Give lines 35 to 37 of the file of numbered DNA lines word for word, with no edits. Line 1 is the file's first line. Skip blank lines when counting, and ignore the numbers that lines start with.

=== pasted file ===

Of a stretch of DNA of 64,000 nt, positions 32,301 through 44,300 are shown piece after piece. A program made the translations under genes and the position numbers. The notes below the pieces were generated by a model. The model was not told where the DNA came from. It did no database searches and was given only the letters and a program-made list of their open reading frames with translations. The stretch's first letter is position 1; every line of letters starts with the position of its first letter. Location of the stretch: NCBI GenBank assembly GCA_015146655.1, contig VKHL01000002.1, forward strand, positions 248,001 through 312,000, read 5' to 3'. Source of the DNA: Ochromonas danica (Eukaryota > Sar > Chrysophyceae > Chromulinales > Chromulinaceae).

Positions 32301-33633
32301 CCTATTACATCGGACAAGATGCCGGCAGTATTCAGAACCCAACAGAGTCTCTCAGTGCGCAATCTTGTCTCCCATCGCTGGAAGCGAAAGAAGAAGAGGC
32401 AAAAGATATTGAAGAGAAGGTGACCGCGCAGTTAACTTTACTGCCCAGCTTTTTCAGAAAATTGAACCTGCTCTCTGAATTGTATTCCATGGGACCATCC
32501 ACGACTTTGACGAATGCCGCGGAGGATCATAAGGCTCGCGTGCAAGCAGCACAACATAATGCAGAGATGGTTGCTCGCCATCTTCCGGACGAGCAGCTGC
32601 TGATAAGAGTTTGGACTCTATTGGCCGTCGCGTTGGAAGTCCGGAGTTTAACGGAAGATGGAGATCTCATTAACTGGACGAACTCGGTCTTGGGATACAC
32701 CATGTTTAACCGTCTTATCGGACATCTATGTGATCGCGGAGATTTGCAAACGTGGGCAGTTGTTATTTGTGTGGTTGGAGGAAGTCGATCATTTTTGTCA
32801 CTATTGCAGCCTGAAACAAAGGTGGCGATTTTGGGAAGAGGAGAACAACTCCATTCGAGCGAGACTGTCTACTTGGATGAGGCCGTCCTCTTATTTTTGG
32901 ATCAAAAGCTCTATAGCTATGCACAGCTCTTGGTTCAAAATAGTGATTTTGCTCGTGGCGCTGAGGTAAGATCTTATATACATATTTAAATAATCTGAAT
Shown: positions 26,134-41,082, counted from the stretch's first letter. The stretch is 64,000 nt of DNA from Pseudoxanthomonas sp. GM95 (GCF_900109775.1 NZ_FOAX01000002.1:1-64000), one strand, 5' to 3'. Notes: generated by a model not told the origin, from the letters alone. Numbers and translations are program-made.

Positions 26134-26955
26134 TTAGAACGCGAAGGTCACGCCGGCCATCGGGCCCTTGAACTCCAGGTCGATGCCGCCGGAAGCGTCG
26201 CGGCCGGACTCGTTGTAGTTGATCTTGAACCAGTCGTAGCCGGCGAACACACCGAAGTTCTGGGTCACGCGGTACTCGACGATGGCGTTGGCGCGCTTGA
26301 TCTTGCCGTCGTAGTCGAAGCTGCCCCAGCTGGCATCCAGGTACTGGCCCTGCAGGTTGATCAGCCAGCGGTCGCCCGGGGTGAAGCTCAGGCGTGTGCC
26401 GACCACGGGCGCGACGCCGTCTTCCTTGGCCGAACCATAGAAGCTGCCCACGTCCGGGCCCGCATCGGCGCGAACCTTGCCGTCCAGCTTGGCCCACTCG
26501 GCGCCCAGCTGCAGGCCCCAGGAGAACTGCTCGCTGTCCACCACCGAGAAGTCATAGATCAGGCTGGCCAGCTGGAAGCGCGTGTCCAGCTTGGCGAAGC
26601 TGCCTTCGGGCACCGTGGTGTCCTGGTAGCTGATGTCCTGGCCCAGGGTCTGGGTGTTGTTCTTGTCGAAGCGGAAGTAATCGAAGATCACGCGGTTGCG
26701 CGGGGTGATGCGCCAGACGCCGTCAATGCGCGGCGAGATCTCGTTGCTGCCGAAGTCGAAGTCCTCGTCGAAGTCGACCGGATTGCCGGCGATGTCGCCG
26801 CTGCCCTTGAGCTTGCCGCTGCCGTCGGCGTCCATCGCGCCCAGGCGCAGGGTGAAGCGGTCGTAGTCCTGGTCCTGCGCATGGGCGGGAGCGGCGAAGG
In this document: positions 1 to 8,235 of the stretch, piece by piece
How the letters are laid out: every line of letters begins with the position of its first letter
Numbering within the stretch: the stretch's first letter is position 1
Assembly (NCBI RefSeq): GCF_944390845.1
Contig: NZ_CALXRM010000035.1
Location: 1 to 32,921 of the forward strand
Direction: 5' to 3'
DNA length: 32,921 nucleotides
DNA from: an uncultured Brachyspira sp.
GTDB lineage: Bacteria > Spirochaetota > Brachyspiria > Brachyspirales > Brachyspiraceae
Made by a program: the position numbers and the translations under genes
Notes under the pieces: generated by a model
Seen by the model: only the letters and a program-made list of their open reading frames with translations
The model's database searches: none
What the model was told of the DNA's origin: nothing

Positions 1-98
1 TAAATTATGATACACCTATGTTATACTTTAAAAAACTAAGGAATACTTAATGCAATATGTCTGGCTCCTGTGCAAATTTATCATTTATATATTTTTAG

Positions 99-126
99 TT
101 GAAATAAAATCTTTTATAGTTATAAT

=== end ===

Positions 1-98
1 TAAATTATGATACACCTATGTTATACTTTAAAAAACTAAGGAATACTTAATGCAATATGTCTGGCTCCTGTGCAAATTTATCATTTATATATTTTTAG

Positions 99-126